“She knows girls better than I do. I have a slightly stronger accent and she has a bit of trouble getting along with me. She says sometimes I talk and she just smiles and nods, trying to figure out what I’m saying. But she says she’s now There it was. I told her all she had to do was tell me, and she said ‘I know, but I don’t know everyone. I’m still trying to figure it all out.’”
Navarro, who is originally from Spain and speaks Spanish, said that if she was angry, she would not use her foreign language to say something obscene to the referee or the opposing player.
“It would be interesting, but I haven’t tried it yet,” Navarro said with a laugh.
Learning to understand the game in terms of the game has become easier for her thanks to head coach Dave Adams and assistant coaches Todd Pennington, Kyra Fletcher and Wes Hall.
“(Coach Adams) was really good. All the coaches were good. They helped me a lot, so I’m grateful for that,” she said.
While everyone helped, Navarro said she learned a lot, but one lesson stood out to her more than anything else.
“I think the most important thing I learned from this experience is to be independent, you have to learn to be on your own, not with your parents all the time or everyone’s help. Try to figure things out on your own,” Nava Luo said.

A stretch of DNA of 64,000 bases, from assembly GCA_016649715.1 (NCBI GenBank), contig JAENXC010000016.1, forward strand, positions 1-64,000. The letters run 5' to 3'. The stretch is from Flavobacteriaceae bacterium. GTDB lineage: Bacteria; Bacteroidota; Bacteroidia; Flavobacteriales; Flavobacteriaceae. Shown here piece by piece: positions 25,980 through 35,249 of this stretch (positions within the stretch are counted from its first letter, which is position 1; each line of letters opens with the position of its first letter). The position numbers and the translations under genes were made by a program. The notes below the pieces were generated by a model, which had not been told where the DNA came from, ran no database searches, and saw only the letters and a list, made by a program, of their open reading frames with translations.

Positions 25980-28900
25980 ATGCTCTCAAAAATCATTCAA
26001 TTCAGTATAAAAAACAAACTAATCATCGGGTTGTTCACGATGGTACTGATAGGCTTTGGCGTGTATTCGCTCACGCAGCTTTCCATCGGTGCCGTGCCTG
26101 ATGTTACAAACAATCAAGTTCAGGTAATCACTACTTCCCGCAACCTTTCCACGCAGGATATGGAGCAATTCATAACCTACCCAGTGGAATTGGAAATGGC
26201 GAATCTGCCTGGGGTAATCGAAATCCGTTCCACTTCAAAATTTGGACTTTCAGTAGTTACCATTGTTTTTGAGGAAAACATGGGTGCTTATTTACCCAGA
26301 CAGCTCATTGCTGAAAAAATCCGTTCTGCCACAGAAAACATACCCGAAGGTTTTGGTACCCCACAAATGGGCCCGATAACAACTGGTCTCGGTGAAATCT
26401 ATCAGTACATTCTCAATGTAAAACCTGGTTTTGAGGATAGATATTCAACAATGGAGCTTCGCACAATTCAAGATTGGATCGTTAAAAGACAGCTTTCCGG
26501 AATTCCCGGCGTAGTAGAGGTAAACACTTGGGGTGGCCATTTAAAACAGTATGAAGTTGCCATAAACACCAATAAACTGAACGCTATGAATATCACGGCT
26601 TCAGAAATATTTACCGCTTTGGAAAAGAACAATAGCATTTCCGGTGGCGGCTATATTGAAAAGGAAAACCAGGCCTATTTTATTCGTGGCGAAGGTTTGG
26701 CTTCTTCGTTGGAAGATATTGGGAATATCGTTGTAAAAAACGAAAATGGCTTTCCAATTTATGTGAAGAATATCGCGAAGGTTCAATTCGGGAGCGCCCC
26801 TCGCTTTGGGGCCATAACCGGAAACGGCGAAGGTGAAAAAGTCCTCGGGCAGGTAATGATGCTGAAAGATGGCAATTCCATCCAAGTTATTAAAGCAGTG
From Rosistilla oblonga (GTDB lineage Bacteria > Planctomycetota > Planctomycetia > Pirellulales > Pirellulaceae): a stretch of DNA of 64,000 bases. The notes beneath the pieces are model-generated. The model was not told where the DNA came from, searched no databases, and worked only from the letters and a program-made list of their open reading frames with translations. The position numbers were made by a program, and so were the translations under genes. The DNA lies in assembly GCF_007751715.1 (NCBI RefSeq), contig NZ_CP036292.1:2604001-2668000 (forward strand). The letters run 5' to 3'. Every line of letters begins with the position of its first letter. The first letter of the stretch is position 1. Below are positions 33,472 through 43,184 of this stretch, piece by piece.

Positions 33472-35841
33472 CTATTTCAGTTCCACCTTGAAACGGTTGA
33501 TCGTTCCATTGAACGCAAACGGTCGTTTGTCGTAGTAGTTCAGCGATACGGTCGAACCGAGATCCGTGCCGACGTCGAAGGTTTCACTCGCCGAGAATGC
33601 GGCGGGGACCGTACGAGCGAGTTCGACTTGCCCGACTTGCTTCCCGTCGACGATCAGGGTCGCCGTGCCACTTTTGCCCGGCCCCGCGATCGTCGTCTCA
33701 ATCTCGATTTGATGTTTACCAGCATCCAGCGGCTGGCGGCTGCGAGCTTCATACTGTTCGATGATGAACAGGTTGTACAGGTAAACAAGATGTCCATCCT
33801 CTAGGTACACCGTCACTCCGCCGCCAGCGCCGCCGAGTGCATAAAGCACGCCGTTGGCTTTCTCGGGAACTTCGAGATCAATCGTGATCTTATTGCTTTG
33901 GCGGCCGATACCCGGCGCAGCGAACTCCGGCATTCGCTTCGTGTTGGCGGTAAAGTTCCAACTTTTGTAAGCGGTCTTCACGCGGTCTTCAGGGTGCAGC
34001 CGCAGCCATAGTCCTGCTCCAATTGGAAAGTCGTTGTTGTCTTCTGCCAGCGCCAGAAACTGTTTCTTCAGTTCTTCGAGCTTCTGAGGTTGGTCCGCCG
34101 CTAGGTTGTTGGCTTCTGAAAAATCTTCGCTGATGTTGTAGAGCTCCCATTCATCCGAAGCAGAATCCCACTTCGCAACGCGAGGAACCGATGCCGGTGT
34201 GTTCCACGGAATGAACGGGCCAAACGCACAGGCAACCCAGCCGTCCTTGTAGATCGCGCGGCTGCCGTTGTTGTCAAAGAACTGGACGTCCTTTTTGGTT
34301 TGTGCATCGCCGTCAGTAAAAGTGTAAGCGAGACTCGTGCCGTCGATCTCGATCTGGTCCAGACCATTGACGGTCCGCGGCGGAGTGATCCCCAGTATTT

Copley said he was impressed with Navarro’s ability to learn to navigate the area on his own.
“She travels all over the place by herself. She does a great job. Every once in a while, she hits a cultural barrier, but we’re there to explain things to her that she doesn’t understand. For the most part, she loves America,” Copley said.
“It made me see how the rest of the world sees America. The first time she saw a school bus she wanted to take a photo with it. She said we only see it in movies. Movies make American culture so global. What she sees Stuff, she always thought only American stuff. They all watch American movies and TV shows. They have TV shows, but not high quality. American singers and actors are more like global superstars.